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Thursday, November 1, 2012

Corridor to life being choked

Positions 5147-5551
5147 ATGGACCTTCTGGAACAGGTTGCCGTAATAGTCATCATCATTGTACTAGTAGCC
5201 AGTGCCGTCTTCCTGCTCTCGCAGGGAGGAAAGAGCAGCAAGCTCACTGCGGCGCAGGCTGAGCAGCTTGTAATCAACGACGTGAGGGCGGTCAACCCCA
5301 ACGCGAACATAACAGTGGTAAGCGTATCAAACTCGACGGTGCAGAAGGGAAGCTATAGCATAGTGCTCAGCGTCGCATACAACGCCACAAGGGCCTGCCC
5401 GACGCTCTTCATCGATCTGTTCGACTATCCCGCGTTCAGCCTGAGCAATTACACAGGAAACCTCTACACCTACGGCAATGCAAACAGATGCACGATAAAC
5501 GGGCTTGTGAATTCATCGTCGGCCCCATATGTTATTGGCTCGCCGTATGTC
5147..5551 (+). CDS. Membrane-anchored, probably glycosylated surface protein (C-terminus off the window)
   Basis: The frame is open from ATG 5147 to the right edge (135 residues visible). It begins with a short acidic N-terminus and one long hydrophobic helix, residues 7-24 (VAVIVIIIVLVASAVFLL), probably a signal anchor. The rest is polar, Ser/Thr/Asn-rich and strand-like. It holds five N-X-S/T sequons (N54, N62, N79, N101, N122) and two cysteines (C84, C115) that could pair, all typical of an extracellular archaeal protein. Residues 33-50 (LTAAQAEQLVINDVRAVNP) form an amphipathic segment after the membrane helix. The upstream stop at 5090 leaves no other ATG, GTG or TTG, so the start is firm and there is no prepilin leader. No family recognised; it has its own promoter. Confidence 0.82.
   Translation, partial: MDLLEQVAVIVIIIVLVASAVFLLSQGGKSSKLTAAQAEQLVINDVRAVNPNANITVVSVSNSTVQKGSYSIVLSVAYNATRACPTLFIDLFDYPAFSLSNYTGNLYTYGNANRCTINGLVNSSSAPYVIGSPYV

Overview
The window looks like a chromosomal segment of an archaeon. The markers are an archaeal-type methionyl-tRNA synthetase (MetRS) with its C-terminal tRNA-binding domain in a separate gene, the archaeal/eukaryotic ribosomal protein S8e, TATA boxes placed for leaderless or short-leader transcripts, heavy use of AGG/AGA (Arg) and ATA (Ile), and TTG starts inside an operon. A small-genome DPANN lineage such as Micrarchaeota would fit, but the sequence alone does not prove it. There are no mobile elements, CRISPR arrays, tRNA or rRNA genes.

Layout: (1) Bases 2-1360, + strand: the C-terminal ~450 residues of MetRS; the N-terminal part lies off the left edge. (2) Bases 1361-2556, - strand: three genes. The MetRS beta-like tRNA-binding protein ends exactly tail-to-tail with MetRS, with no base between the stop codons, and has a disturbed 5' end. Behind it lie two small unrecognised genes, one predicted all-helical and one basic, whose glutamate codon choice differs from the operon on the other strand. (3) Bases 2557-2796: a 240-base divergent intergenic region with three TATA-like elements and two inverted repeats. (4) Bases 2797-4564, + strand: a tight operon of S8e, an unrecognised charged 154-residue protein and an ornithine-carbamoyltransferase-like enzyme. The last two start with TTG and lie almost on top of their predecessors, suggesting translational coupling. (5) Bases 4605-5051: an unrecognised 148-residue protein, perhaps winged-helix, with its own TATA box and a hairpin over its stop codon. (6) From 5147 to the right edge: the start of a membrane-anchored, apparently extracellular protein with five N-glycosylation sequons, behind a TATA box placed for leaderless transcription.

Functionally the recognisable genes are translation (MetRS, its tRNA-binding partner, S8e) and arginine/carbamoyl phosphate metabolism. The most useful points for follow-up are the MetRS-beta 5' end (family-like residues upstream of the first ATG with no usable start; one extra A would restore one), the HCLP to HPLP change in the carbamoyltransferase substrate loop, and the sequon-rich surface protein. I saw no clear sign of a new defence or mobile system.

Without passages that allow wildlife populations to travel and interbreed, animals living in these connecting forests and protected reserves have no future. Isolated and depressed, they are also a threat to humans In 2009, I reported the destruction of the Gola River wildlife corridor that connected the Corbett landscape to the Nandour Valley and onwards into the tiger and elephant habitats of Nepal. The Gola corridor knit together a 7,000 sq km expanse of tiger and elephant habitat in Uttarakhand, supporting about 250 tigers and 1,000 elephants — the most vital part of the 20,000 sq km Terai Arc Landscape, identified as one of the three most viable habitats for long term tiger conservation. The corridor, already scarred by mining, anthropogenic pressures and heavy traffic along the Haldwani-Bareilly road, had now been further decimated — first by a railway sleeper factory, then an Indian Oil Corporation’s depot and the establishments of the Indo Tibetan Border Police. It’s gone, now, this vital link, and with it we have lost a golden opportunity to connect the Corbett landscape with the Nandour Valley and the chance to manage the tiger-elephant habitat in Uttarakhand (7,000 sq km) as a single, secure unit. Unfortunately, Gola is not an exception but the norm, with key wildlife corridors being decimated or destroyed by mining, dams, roads, railway lines and canals. The expansion of NH-7, which runs through the Kanha-Pench corridor, slashes through over 60km of tiger habitat, while NH-6 cuts through Navegaon-Nagzira, ripping the ecological corridor that once connected Nagarjunasagar Tiger Reserve to the Central Indian Tiger Landscape. NH-37 circumvents Kaziranga — refuge of the endangered one-horned rhino and with amongst the highest tiger densities in the world — impeding movement of animals to safe, elevated grounds in the adjoining Karbi Anglong hills during floods. The tragic fallout during this year’s flood was the loss of over 600 animals, largely because they couldn’t make it safely across the highway and the habitation onto the hills. The Chilla-Motichur corridor in Rajaji National park has been slashed by highways, canals, railway line and an Army ammunition dump, while the Kosi River corridor which circumvents Corbett has tourism resorts and encroachments blocking wildlife’s access to the Kosi River and the Ramnagar Forest Division. Corridors are critical if tigers, elephants and other wide-ranging species are to have a future. Let’s understand it from the context of the tiger: Most of our reserves are too small to hold genetically viable populations. Corridors facilitate the species’ migration and allow populations to interbreed resulting in genetic exchange that leads to greater health and vitality. According to the Wildlife Institute of India, a minimum population of 20 breeding tigress in a core/critical habitat of about 800 sq km is essential. Below this figure the probability of extinction exponentially increases. Most of our reserves are too small to sustain the minimum ‘safe’ number of breeding tigresses. In the absence of corridors, populations get isolated, causing them to suffer inbreeding depression, leading to disease, overall population degeneration and inevitable extinction. A far more immediate and tragic consequence of habitat isolation is human-wildlife conflict. As large mammals like tigers, and especially elephants, attempt to move between habitats, they are hindered by human habitation and infrastructure in between. Railway lines, expressways, canals, factories, mines, etc prevent them from making safe passage and push them into direct conflict with local people. Crop, livestock and even human life are frequently lost. The number of cases of wildlife roadkills of endangered species, cases of elephant electrocution, trains running over elephants, poisoning of cattle-killing tigers, tigers straying into highly populated areas, crop raiding by elephants, mobs chasing them and people getting killed are all testament to this fact. Today, several parts of the country are locked in a tragic human-elephant conflict situation. One misconception that must be erased is that corridors are ‘protected areas’. Corridors do not have to be pristine parkland but could, in fact, include agricultural areas, orchards, tea or coffee plantations, and other multi-use landscape — just as long as they are “wildlife permeable”, to provide for safe passage. It is important, however, to factor in wildlife concerns in land use plans or development activities in wildlife corridors and landscapes. around wildlife corridors. We know that when we push tigers further and further into tiny pockets, we seal their fate. Tigers and elephants in isolated forests, with no remaining corridors connecting them to other forests, are caught in a genetic dead end. We cannot claim to protect our wildlife and then write off their corridors, break apart their landscapes. Development imperatives must take into account wildlife concerns. Conserving habitat corridors through policy, legislation, and appropriate mitigation measures is the need of the hour given the growth imperative and the associated growth in infrastructure development. Else, let’s bid them goodbye — the tiger, the elephant, the others: All symbols of our natural heritage. (The author is a member, National Board of Wildlife)

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